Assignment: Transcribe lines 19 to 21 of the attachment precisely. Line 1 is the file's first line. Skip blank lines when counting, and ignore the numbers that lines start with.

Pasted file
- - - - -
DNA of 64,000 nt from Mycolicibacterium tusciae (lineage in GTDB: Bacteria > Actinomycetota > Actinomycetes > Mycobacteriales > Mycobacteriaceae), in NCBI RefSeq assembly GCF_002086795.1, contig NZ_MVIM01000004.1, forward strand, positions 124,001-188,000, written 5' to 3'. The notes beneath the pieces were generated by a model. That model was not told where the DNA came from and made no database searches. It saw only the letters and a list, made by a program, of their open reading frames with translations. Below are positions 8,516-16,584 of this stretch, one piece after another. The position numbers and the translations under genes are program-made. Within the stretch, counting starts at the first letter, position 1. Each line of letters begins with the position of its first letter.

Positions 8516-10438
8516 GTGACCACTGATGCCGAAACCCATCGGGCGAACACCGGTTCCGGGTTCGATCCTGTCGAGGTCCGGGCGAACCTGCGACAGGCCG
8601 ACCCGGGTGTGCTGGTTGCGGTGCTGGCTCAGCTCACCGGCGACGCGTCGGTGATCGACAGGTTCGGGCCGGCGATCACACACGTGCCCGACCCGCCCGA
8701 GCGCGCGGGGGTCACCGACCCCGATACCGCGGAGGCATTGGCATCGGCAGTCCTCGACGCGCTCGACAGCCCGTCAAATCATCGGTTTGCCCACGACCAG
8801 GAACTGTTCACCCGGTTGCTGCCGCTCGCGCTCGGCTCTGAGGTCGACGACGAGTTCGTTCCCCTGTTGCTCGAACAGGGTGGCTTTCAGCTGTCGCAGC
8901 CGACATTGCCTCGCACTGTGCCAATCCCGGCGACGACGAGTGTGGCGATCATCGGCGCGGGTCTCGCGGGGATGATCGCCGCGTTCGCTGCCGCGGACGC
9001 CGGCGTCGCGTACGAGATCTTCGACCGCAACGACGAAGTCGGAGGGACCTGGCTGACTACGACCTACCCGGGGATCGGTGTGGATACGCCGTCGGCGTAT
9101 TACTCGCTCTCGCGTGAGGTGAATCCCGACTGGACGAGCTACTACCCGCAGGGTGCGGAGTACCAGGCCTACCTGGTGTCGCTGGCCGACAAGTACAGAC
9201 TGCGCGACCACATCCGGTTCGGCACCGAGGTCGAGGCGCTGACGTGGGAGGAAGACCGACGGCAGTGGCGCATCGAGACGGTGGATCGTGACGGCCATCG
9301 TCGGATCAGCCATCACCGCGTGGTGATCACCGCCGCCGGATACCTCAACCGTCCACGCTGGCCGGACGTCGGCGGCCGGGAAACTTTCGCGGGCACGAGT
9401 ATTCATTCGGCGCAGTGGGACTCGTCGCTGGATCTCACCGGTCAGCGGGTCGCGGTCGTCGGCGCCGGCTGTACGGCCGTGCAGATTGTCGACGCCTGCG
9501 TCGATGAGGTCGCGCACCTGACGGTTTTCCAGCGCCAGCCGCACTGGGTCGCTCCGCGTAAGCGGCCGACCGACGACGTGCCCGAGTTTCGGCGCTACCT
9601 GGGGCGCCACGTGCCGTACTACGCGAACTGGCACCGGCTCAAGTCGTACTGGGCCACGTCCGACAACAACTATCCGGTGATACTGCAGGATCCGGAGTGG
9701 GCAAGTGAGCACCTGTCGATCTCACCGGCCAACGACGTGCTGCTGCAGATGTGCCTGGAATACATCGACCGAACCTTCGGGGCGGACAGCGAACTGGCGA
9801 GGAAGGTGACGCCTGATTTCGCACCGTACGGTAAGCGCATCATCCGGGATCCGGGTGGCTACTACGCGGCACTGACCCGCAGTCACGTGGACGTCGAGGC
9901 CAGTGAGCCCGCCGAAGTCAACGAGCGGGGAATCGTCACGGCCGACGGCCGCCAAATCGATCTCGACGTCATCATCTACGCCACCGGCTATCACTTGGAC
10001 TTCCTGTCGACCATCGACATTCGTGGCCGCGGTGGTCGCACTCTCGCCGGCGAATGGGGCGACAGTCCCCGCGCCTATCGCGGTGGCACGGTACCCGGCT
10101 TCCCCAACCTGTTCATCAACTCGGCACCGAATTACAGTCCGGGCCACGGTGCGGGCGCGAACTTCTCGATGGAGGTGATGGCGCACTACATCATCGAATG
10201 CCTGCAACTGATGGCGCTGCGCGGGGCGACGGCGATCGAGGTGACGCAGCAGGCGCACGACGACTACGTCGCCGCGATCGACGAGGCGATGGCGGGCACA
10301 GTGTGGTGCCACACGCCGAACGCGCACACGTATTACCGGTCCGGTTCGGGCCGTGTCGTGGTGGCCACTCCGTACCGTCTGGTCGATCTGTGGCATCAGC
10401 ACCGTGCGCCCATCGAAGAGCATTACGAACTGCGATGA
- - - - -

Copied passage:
10101 TCCCCAACCTGTTCATCAACTCGGCACCGAATTACAGTCCGGGCCACGGTGCGGGCGCGAACTTCTCGATGGAGGTGATGGCGCACTACATCATCGAATG
10201 CCTGCAACTGATGGCGCTGCGCGGGGCGACGGCGATCGAGGTGACGCAGCAGGCGCACGACGACTACGTCGCCGCGATCGACGAGGCGATGGCGGGCACA
10301 GTGTGGTGCCACACGCCGAACGCGCACACGTATTACCGGTCCGGTTCGGGCCGTGTCGTGGTGGCCACTCCGTACCGTCTGGTCGATCTGTGGCATCAGC